Financial Shock (Updated Edition), (Paperback) Global Panic and Government Bailouts--How We Got Here and What Must Be Done to Fix It

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  • Edition: 1st
  • Format: Paperback
  • Copyright: 4/15/2009
  • Publisher: FT Press

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This new edition has been systematically updated to include insights into the dynamics of the worldwide 2008 financial collapse, the freezing of credit markets, the extraordinary actions governments have taken in response, and the massive economic fallout.

Author Biography

Dr. Mark Zandi is chief economist and cofounder of Moody’s Economy.com, an independent subsidiary of Moody’s that provides economic research and consulting services to businesses, governments, and other institutions. His recent research has included studying determinants of mortgage foreclosure and personal bankruptcy; analyzing economic impacts of tax and government spending policies; and assessing policy responses to bubbles in asset markets. He has appeared on NBC’s Meet the Press, NBC News, CBS News, CNN, CNBC, and has served as an economic advisor to John McCain’s presidential campaign and the Obama administration. Zandi holds a Ph.D. from the University of Pennsylvania where he did research with Gerard Adams and Nobel Laureate Lawrence Klein.

Table of Contents

Acknowledgmentsp. viii
About the Authorp. ix
Introductionp. 1
Subprime Precisp. 9
Sizing Up Subprimep. 33
Everyone Should Own a Homep. 49
Chairman Greenspan Counts on Housingp. 67
Global Money Men Want a Piecep. 81
Bad Lenders Drive Out the Goodp. 97
Financial Engineers and Their Creationsp. 113
Home Builders Run Agroundp. 131
As the Regulatory Cycle Turnsp. 145
Boom, Bubble, Bust, and Crashp. 161
Credit Crunchp. 175
Timid Policymakers Turn Boldp. 193
Economic Falloutp. 233
Back to the Futurep. 251
Endnotesp. 273
Indexp. 285
Table of Contents provided by Ingram. All Rights Reserved.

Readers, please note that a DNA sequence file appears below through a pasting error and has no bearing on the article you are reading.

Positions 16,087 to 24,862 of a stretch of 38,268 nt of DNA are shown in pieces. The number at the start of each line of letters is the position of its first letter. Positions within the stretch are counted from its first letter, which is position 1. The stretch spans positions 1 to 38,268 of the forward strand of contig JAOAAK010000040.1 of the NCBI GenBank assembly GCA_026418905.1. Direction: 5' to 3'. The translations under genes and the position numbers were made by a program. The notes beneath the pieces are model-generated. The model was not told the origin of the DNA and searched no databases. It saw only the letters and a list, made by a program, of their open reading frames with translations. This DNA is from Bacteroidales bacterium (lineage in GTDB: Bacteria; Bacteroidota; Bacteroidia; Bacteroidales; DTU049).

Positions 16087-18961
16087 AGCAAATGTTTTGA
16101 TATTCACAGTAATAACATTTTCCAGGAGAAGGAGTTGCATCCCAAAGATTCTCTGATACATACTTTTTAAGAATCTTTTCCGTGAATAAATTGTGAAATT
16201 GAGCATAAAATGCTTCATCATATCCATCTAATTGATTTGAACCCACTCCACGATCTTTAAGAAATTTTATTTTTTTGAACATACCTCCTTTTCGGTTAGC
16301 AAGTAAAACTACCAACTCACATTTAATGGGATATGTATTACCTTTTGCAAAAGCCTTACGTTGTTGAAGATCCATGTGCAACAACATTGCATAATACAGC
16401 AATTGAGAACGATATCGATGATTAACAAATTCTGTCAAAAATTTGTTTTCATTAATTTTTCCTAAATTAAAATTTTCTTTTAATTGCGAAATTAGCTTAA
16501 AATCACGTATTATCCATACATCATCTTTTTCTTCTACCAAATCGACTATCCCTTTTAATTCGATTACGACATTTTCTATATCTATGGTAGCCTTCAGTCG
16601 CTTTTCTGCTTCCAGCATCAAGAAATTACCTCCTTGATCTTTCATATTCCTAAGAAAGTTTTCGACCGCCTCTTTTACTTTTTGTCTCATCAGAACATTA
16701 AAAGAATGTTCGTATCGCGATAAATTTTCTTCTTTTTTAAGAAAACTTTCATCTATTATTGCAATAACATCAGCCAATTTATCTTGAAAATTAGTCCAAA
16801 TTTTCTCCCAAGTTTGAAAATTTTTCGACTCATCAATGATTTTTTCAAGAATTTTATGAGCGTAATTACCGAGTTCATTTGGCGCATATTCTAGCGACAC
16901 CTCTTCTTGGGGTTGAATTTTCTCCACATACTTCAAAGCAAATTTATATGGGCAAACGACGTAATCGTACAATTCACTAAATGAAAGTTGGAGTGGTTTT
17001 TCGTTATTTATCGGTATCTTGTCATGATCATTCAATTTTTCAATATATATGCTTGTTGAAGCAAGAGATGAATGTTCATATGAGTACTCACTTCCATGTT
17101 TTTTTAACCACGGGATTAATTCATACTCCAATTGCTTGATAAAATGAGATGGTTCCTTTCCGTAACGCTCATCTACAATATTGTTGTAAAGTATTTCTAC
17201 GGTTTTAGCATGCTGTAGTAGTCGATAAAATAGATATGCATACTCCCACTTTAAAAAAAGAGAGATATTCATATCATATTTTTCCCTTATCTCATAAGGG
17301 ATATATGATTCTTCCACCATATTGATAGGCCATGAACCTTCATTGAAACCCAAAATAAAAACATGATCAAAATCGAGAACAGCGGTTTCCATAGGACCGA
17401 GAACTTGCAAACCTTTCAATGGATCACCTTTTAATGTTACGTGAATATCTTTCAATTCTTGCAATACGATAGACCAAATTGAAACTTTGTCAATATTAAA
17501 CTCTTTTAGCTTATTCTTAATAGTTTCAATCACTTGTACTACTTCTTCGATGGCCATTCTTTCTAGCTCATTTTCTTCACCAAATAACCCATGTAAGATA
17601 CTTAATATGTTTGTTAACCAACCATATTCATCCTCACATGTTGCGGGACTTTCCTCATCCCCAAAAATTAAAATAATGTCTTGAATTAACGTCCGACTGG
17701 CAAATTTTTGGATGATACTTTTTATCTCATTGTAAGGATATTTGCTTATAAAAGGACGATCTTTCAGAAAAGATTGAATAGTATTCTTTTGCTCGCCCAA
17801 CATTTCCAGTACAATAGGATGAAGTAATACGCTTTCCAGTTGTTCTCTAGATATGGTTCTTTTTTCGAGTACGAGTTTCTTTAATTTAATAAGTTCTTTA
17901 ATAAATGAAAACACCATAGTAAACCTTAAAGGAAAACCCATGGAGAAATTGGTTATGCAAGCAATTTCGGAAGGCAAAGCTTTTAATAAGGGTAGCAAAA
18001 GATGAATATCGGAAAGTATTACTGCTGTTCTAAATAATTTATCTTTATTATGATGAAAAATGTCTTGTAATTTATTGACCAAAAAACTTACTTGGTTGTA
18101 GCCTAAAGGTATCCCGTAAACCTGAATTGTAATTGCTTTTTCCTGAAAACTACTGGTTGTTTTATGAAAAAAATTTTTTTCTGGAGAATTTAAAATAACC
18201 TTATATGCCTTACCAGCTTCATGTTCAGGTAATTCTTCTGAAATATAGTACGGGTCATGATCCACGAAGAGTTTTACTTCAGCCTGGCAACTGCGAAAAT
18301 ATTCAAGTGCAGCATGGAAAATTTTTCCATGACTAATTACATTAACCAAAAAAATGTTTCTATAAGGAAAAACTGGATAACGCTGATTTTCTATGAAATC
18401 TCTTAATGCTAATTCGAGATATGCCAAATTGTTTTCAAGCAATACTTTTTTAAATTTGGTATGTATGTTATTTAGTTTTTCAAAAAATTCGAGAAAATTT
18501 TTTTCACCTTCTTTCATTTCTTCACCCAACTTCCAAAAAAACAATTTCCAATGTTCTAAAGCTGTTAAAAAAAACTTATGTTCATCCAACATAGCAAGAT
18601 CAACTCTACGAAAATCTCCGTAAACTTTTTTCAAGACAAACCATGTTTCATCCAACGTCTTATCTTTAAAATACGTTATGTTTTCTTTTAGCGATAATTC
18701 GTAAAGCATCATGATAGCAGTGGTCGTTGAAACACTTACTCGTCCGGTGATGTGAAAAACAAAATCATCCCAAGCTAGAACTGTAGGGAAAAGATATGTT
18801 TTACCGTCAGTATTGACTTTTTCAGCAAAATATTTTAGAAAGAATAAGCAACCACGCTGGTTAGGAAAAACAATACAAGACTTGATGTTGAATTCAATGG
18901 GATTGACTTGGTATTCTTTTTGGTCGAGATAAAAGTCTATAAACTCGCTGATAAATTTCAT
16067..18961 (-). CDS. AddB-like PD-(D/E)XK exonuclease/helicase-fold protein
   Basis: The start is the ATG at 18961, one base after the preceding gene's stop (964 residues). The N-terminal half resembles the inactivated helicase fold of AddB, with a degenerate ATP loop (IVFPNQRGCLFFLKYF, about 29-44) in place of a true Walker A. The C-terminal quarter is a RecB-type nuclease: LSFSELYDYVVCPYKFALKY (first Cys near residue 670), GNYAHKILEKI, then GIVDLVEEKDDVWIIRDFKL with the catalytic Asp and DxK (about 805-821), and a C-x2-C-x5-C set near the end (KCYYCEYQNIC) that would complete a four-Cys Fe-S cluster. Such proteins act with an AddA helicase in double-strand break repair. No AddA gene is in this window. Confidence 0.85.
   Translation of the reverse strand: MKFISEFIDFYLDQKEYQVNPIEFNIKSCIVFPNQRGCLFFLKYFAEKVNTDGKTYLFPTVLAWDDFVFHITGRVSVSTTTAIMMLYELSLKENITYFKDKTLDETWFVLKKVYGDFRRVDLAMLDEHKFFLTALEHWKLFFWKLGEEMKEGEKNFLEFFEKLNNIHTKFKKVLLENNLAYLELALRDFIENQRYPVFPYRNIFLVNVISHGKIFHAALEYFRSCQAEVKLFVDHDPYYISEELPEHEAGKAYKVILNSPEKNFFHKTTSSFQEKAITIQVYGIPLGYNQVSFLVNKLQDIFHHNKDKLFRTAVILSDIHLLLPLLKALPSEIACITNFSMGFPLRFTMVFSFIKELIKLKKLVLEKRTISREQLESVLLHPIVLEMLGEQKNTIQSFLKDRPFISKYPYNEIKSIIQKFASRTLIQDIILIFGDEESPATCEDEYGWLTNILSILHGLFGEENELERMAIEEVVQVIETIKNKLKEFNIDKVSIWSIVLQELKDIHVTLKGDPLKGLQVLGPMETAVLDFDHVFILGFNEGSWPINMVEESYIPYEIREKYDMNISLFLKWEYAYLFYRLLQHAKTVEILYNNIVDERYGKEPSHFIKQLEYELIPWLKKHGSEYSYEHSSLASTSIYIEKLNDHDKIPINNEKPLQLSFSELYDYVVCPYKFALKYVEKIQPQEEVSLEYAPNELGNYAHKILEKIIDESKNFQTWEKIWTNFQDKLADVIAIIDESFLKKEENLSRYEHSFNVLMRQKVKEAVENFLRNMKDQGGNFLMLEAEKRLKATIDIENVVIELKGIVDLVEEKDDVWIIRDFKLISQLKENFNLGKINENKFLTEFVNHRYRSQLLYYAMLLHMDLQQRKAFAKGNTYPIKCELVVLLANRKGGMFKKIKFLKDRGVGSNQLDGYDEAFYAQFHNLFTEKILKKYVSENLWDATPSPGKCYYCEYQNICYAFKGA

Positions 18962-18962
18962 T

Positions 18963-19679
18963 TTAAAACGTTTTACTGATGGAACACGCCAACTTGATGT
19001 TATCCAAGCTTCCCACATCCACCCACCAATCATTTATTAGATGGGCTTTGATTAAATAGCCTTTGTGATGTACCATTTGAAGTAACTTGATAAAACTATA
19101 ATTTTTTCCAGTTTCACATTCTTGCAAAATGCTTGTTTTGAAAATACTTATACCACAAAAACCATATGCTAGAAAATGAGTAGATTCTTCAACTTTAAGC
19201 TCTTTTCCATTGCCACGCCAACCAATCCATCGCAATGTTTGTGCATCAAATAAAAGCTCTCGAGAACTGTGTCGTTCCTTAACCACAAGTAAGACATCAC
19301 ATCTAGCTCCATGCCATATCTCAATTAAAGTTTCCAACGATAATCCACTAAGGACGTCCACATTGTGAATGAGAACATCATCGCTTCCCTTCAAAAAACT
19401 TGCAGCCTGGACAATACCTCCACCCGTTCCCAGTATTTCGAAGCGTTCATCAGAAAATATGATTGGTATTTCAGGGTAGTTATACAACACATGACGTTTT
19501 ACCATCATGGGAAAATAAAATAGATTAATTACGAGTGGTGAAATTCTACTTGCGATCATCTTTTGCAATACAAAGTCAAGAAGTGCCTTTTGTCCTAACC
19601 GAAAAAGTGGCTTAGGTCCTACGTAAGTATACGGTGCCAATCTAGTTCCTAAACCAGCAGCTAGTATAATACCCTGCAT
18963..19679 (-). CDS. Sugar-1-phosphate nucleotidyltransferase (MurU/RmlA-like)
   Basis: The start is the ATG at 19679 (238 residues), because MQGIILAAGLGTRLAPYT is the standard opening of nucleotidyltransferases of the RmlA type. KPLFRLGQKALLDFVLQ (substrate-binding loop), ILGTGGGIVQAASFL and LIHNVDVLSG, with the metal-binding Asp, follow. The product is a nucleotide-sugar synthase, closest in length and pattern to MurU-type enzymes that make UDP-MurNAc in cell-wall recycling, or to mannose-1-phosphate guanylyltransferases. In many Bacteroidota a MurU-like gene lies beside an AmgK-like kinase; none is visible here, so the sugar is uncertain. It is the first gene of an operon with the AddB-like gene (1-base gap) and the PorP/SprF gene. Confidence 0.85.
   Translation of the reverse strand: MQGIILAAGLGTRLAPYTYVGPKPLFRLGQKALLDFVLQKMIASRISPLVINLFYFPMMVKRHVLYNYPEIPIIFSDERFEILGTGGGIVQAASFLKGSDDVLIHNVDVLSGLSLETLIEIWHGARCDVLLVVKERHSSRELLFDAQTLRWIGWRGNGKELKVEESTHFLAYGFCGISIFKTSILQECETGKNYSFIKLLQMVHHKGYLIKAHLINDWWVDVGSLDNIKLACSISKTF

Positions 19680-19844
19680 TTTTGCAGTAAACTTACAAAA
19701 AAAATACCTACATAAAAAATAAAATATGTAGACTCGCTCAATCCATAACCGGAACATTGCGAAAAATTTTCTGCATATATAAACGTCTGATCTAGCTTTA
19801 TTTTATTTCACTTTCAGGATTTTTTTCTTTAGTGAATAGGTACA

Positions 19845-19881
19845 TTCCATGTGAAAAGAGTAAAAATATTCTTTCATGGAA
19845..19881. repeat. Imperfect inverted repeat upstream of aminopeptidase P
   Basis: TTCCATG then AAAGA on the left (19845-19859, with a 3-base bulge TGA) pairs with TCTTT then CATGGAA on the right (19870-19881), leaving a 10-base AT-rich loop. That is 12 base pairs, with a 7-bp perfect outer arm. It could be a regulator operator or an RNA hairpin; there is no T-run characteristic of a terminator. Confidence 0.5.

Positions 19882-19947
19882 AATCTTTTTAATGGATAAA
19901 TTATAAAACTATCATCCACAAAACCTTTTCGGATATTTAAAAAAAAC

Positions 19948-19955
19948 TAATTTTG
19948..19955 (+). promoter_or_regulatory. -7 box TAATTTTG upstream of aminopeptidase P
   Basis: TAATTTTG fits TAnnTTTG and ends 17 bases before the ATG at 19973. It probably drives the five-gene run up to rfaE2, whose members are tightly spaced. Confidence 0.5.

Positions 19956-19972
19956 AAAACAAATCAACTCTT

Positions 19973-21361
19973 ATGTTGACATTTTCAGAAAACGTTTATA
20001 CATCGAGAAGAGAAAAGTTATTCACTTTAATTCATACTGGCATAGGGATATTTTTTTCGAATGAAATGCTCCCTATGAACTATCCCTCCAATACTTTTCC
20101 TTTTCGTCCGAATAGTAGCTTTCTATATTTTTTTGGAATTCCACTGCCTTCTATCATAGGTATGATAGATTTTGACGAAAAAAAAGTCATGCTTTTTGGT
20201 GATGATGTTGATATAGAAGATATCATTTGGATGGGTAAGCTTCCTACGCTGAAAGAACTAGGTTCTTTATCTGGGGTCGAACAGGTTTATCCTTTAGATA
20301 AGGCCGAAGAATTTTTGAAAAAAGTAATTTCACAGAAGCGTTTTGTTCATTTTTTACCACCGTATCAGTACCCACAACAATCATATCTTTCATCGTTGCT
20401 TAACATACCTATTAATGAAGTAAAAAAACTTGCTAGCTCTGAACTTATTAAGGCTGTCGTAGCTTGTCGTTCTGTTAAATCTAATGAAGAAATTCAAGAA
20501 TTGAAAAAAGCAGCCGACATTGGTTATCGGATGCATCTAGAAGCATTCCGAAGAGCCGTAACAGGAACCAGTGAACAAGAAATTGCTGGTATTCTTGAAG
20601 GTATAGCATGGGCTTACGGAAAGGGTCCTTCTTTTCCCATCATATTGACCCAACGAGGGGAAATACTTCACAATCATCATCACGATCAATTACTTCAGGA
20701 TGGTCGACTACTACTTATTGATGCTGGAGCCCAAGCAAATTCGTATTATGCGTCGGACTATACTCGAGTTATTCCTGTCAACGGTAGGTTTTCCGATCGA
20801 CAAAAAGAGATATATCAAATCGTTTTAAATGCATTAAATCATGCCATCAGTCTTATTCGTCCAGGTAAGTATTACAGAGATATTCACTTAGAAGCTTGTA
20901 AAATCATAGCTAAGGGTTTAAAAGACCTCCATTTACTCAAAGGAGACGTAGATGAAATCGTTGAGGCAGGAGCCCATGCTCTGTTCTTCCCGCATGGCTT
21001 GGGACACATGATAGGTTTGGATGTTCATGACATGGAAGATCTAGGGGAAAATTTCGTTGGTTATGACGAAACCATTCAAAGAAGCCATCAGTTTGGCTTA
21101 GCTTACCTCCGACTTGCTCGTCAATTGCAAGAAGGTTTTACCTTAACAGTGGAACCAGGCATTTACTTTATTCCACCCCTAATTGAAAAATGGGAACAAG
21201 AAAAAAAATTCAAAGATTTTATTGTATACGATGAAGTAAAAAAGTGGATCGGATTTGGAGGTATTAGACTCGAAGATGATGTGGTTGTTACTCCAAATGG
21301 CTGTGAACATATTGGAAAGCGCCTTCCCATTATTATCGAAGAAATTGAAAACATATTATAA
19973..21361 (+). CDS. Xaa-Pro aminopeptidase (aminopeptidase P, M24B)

Praise for Financial Shock Praise for Financial Shock"The obvious place to start is the financial crisis, and the clearest guide to it that I've read is Financial Shock by Mark Zandi....It is an impressively lucid guide to the big issues." David Leonhardt, The New York Times"If you wonder how it could be possible for a subprime mortgage loan to bring the global financial system and the U.S. economy to its knees, you should read this book. No one is better qualified to provide this insight and advice than Mark Zandi." Larry Kudlow, Host, CNBC's Kudlow & Company"Mark Zandi provides insightful analysis, thoughtful recommendations, and a comprehensible explanation of the financial crisis that is accessible to the general public and extremely useful to those who specialize in the area." Barney Frank, Chairman, House Financial Services Committee"In Financial Shock, Mr. Zandi provides a concise and lucid account of the economic, political, and regulatory forces behind this binge." The Wall Street Journal Introduction"If it's growing like a weed, it's probably a weed." So I was once told by the CEO of a major financial institution. He was talking about the credit card business in the mid-1990s, a time when lenders were mailing out new cards with abandon and cardholders were piling up huge debts. He was worried, and correctly so. Debt-swollen households were soon filing for bankruptcy at a record rate, contributing to the financial crisis that ultimately culminated in the collapse of mega hedge fund Long-Term Capital Management. The CEO's bank didn't survive.A decade later, the world was engulfed by an even more severe financial crisis. This time the weed was the subprime mortgage: a loan to someone with a less-than-perfect credit history.Financial crises are disconcerting events. At first they seem impenetrable, even as their damage undeniably grows and becomes increasingly widespread. Behind the confusion often lie esoteric and complicated financial institutions and instruments: program trading during the 1987 stock market crash, junk corporate bonds in the savings and loan debacle in the early 1990s, the Thai baht and Russian bonds in the late 1990s, and the technology-stock bust at the turn of the millennium.Yet the genesis of the subprime financial shock has been even more baffling than past crises. Lending money to American home buyers had been one of the least risky and most profitable businesses a bank could engage in for nearly a century. How could so many mortgages have gone bad? And even if they did, how could even a couple of trillion dollars in bad loans derail a global financial system that is valued in the hundreds of trillions?Adding to the puzzlement is the complexity of the financial institutions and securities involved in the subprime financial shock. What are subprime, Alt-A, and jumbo IO mortgages; asset-backed securities; CDOs; CPDOs; CDSs; and SIVs? How did this meacute;lange of acronyms lead to plunging house prices, soaring foreclosures, wobbling stock markets, inflation, and r

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